The attack against Westgate was an attack against western lifestyles, said the president.
Shahid’s first thought the Westgate attack was merely a violent robbery. His thoughts turned to his loved ones – thinking any of them could have been caught up in the shooting.
“It later turned out to be a terror attack,” he said. “I said to myself: ‘Not again. They [al-Shabab] did it again.’ I was worried about the people in the mall. It is a big place, and any of my family members, relatives and friends could be there shopping.”
The rescue operation involved as many as 1,000 people being evacuated from the shopping centre. At least 62 people were shot dead by the armed gang – who reportedly first attacked the mall using grenades and automatic rifles.
Condemnation and fear
Religious leaders have condemned the attacks. But there is a feeling that Muslims maybe targeted in reaction to reports that the gunmen specifically targeted non-Muslims, letting some adherants of Islam walk free.
“We know and its obvious Muslims are living in fear after the shopping mall attack,” said Adan Wachu, the secretary-general of the Supreme Council of Kenyan Muslims.
“We want the criminals who have killed and targeted innocent people to be brought to justice. They must face the full force of the law. We do not want security officers to target our people discriminatively – but we support any security officers who want to carry out their operation and interrogate suspects…
“We do not want them to target youths in the streets, malls and public transport vehicles. They should be very careful with how they handle this situation.”
The Anti-Terrorism Police Unit (ATPU) were already tracking down several people they suspect to have been involved in the Westgate siege.
Mombasa resident Thabit Mukhtar Thabit said his 19-year-old nephew was arrested on his way home to the port city on Sunday, after attending a family wedding with his mother.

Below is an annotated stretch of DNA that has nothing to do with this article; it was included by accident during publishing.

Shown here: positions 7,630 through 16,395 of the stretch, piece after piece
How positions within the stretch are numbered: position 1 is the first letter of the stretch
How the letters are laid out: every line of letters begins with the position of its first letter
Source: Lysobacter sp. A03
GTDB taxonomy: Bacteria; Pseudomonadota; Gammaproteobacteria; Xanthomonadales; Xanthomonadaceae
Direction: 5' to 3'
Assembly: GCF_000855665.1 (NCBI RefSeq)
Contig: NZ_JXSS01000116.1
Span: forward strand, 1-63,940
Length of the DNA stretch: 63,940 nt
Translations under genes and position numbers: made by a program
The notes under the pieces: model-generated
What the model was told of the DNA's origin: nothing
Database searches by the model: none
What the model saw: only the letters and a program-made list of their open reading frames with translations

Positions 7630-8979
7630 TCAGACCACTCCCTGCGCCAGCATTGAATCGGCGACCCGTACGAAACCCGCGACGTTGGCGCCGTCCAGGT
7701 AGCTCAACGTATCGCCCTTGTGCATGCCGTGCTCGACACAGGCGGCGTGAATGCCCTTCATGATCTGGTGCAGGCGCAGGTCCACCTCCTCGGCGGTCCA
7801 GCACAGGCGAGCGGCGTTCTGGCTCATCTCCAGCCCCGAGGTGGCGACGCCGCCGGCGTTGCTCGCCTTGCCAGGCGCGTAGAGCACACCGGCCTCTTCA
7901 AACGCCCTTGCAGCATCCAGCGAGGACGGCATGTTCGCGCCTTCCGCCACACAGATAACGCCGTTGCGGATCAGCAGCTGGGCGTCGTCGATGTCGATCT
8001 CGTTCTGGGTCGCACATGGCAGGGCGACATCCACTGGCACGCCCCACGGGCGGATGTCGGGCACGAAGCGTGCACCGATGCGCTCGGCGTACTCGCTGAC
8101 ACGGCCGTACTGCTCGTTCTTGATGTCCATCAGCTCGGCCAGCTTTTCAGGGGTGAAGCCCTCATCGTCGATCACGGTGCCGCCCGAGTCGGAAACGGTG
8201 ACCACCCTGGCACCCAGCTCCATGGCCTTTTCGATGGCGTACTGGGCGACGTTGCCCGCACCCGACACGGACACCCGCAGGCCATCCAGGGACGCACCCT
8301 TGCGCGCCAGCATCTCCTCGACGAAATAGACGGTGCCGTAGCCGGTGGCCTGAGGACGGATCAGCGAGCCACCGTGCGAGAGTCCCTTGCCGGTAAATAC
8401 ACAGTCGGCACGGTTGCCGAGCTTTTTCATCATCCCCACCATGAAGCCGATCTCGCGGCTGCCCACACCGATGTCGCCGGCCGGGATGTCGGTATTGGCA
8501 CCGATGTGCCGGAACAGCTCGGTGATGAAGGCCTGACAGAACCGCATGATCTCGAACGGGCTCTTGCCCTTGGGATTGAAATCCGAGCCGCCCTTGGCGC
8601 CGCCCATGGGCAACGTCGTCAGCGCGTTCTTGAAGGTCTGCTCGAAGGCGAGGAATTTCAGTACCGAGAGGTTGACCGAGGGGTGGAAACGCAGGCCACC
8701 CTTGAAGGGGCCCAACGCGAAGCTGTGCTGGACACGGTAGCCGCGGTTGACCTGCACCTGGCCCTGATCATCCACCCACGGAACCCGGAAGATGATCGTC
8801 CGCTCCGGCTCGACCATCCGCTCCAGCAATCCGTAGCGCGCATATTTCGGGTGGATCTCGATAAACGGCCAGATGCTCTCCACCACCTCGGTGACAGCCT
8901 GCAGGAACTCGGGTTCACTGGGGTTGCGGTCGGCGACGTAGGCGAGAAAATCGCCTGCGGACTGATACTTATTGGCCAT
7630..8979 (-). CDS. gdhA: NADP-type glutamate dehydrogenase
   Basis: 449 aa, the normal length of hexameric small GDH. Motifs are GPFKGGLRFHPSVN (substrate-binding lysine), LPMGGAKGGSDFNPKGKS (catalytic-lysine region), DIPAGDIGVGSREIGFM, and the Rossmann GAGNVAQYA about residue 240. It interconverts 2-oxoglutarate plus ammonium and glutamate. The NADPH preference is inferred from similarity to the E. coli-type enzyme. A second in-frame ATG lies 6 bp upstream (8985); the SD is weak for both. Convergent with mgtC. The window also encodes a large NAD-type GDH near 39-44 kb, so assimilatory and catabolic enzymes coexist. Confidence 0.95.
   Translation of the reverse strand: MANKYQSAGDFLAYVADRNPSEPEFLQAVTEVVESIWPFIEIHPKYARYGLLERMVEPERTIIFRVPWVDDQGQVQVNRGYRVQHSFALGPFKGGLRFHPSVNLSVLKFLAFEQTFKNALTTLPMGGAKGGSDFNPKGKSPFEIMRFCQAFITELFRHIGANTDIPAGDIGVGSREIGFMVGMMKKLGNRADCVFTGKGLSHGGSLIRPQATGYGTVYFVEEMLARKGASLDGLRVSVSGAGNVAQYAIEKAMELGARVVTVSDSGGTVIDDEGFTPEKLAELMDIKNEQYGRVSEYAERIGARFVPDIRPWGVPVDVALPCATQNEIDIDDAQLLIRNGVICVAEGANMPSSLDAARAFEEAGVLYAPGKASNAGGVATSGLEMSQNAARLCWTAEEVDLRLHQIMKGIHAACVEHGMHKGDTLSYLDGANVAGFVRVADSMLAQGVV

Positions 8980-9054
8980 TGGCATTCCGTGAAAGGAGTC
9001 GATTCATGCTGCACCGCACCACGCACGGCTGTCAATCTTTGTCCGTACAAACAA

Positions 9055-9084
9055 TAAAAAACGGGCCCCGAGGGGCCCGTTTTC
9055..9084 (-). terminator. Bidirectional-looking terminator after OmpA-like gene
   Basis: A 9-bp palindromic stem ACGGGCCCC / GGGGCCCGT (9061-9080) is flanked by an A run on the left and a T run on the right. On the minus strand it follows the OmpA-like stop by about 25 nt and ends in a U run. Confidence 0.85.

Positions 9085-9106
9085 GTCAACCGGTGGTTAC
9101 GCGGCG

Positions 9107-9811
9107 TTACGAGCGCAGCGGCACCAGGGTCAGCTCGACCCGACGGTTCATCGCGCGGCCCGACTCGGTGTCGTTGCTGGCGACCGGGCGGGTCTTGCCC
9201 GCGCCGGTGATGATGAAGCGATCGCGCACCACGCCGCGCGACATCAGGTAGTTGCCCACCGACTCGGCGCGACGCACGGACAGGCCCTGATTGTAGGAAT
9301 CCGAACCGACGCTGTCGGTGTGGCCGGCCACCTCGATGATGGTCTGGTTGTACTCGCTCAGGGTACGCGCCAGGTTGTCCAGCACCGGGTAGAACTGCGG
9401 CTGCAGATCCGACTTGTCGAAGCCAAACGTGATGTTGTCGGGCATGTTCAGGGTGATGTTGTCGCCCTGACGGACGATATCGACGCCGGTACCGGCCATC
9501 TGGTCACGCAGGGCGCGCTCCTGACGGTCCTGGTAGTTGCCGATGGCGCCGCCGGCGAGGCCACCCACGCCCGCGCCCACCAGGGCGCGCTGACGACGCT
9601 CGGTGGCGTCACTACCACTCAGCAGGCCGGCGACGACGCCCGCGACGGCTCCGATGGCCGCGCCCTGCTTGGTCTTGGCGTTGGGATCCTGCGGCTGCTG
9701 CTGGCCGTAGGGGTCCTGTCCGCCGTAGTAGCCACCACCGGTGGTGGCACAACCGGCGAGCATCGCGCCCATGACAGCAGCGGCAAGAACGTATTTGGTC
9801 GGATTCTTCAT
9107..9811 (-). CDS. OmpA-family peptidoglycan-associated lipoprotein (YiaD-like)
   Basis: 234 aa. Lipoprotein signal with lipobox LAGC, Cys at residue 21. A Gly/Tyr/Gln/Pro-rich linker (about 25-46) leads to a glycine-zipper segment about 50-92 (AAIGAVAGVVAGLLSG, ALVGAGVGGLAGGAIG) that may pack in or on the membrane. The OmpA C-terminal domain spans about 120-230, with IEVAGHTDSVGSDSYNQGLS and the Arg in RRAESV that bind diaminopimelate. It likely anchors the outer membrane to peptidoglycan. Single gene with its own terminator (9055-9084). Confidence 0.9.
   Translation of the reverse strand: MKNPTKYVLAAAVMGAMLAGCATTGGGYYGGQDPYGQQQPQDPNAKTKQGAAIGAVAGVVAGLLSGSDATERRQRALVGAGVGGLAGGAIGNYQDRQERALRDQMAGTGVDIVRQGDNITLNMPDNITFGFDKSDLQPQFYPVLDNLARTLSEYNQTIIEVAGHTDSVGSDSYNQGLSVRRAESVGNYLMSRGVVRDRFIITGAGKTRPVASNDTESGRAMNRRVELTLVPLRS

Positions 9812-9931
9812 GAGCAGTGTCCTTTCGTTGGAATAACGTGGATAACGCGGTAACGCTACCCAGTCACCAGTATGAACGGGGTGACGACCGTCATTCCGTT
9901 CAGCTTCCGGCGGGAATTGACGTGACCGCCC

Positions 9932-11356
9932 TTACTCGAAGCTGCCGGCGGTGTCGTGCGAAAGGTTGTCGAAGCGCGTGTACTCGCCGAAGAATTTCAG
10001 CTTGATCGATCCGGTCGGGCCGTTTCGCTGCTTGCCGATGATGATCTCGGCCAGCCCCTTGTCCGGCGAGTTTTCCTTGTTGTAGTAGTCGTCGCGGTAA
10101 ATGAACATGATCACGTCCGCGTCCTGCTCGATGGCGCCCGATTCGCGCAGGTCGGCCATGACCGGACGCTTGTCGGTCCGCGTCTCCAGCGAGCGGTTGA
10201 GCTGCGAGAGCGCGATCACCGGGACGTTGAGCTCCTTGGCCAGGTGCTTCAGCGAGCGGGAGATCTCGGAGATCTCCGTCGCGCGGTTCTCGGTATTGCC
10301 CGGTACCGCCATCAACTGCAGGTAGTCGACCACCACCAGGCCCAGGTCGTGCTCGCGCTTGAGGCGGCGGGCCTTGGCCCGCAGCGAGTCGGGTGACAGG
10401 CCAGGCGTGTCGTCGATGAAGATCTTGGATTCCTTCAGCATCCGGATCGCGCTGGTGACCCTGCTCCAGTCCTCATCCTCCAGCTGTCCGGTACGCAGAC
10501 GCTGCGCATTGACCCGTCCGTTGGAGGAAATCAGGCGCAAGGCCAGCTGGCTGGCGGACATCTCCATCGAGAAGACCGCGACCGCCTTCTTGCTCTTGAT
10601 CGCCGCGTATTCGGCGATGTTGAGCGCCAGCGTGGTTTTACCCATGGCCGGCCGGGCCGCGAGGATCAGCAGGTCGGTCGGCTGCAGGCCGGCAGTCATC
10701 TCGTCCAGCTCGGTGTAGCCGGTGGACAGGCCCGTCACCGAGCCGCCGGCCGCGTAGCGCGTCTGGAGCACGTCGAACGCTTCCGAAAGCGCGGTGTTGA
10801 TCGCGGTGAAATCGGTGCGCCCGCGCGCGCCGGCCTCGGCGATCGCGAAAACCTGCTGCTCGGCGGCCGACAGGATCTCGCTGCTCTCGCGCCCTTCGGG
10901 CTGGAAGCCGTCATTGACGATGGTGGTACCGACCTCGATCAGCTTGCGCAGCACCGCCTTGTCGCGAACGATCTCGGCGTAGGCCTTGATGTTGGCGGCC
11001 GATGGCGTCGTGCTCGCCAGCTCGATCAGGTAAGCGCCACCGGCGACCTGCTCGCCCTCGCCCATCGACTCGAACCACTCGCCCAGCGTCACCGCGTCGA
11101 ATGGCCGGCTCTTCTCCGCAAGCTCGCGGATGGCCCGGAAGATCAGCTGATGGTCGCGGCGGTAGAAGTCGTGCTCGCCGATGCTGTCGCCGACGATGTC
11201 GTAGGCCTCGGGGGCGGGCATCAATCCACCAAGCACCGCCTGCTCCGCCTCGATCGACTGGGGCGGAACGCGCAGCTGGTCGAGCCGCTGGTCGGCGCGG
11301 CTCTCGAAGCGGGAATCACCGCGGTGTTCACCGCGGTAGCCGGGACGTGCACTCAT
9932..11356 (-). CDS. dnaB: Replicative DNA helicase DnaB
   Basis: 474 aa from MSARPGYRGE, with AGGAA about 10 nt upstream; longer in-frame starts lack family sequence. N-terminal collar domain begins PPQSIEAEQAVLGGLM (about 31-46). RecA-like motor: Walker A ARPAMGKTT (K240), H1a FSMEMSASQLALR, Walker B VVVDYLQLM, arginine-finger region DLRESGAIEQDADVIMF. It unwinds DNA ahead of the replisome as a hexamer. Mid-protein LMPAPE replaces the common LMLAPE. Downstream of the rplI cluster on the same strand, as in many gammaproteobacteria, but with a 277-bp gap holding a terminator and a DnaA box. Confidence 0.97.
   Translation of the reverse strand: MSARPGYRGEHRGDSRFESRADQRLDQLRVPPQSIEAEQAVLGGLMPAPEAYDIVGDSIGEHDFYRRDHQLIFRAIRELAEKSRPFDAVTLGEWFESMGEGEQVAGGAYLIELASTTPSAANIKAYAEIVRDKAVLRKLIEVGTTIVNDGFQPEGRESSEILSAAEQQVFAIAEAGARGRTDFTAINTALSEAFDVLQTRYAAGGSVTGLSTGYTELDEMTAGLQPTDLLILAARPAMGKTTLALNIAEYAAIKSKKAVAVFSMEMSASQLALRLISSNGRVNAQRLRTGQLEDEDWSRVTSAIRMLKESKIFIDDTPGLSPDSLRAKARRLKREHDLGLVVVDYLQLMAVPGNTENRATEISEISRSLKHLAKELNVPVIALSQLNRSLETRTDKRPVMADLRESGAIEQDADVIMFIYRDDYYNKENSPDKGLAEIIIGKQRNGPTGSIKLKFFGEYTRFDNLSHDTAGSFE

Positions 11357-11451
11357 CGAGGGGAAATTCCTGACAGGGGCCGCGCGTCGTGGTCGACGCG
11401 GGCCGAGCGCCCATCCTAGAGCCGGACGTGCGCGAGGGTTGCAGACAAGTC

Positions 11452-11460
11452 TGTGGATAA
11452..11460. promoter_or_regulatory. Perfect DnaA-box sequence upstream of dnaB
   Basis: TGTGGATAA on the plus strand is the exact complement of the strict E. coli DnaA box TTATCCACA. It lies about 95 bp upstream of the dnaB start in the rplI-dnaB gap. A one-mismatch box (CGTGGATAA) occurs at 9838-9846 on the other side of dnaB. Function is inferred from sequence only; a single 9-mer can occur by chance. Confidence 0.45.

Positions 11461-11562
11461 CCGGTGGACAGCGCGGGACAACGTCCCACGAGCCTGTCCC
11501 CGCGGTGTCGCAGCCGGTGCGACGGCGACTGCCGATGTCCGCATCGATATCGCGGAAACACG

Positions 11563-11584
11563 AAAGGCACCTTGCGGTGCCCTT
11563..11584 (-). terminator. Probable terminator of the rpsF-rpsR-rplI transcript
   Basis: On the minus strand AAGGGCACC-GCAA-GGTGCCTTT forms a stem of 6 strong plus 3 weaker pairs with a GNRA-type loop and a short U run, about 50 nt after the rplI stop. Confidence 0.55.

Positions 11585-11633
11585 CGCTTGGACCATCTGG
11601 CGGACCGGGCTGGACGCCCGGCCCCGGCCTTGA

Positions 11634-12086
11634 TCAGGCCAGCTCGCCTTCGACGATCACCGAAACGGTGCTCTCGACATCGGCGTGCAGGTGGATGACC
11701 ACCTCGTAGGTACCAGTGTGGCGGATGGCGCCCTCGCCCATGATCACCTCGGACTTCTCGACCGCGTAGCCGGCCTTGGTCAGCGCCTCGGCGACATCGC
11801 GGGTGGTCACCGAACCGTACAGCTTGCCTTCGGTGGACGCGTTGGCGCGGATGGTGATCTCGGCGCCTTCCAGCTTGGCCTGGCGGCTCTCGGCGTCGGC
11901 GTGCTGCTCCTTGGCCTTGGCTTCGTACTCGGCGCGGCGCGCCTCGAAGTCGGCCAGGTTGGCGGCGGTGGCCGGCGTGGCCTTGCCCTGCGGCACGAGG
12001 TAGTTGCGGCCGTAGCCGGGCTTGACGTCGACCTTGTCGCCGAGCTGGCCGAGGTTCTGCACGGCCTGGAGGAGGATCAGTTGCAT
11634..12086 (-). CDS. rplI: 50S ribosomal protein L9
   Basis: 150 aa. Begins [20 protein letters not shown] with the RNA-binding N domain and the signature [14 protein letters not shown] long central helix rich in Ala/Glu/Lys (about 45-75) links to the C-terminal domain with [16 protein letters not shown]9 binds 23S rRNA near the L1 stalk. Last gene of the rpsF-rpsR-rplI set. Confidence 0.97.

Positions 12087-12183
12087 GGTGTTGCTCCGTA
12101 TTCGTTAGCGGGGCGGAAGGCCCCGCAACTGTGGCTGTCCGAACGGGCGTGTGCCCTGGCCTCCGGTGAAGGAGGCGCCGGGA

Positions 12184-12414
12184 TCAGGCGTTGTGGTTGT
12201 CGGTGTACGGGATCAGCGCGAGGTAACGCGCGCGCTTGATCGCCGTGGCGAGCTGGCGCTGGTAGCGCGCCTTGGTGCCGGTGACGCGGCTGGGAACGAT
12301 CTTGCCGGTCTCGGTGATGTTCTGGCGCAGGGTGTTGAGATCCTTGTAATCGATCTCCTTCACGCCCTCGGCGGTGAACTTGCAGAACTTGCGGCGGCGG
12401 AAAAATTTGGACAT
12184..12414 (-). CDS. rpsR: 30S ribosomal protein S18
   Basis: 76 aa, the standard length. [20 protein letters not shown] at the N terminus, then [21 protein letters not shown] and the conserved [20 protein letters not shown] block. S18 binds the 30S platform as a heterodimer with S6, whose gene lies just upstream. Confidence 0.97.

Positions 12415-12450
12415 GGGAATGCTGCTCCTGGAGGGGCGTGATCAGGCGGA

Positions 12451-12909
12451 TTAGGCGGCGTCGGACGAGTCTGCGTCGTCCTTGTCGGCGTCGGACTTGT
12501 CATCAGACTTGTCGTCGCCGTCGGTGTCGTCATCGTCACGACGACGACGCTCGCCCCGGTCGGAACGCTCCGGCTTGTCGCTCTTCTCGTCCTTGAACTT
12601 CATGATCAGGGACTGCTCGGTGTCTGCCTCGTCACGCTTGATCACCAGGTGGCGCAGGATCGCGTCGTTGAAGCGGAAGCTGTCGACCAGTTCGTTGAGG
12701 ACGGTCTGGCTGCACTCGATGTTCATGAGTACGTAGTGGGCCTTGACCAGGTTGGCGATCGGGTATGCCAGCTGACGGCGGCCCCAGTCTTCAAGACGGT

According to Thabit, ATPU agents stopped the young man’s bus along Nairobi-Mombasa highway at Machakos Junction, 50km outside of the Kenyan capital.
“The officers identified themselves and said they were from ATPU,” he said. “They said they were going with her son. The mother went back to Nairobi. She is still searching for her son, she has gone to all police posts in the city, but the son is nowhere to be seen.
“As a parent, I am very concerned. I don’t know why these police officers are torturing my sister by taking away her son. That is very sad and that is not how to do things and get the culprits. There is no need to harass innocent Muslims as [police] carry out their duties.”
Wachu, of the Supreme Council of Kenyan Muslims, said his organisation would work with leaders from other religions.
“We will give security forces any help they may need from our side,” he said. “But we hope any investigation will be done in a accordance to the law.”
Most Somalis living in Nairobi, having fled their homes in Somalia after decades of instability, violence and a collapsed state, fear both the police and public lynch mobs. Many fear the police will start targeting them with arbitrary arrests. They also fear civilian Kenyans may target them.
“I am concerned and I am controlling my movement,” said Abdirahman. “The attack can come from the same group – or someone else – you are not sure.
“I fear going out,” he told Al Jazeera. “The social media sentiment has changed against the Somalis. They are saying the Somalis must go home. There are places you fear to visit because they may attack you, saying: ‘Your people have done this.”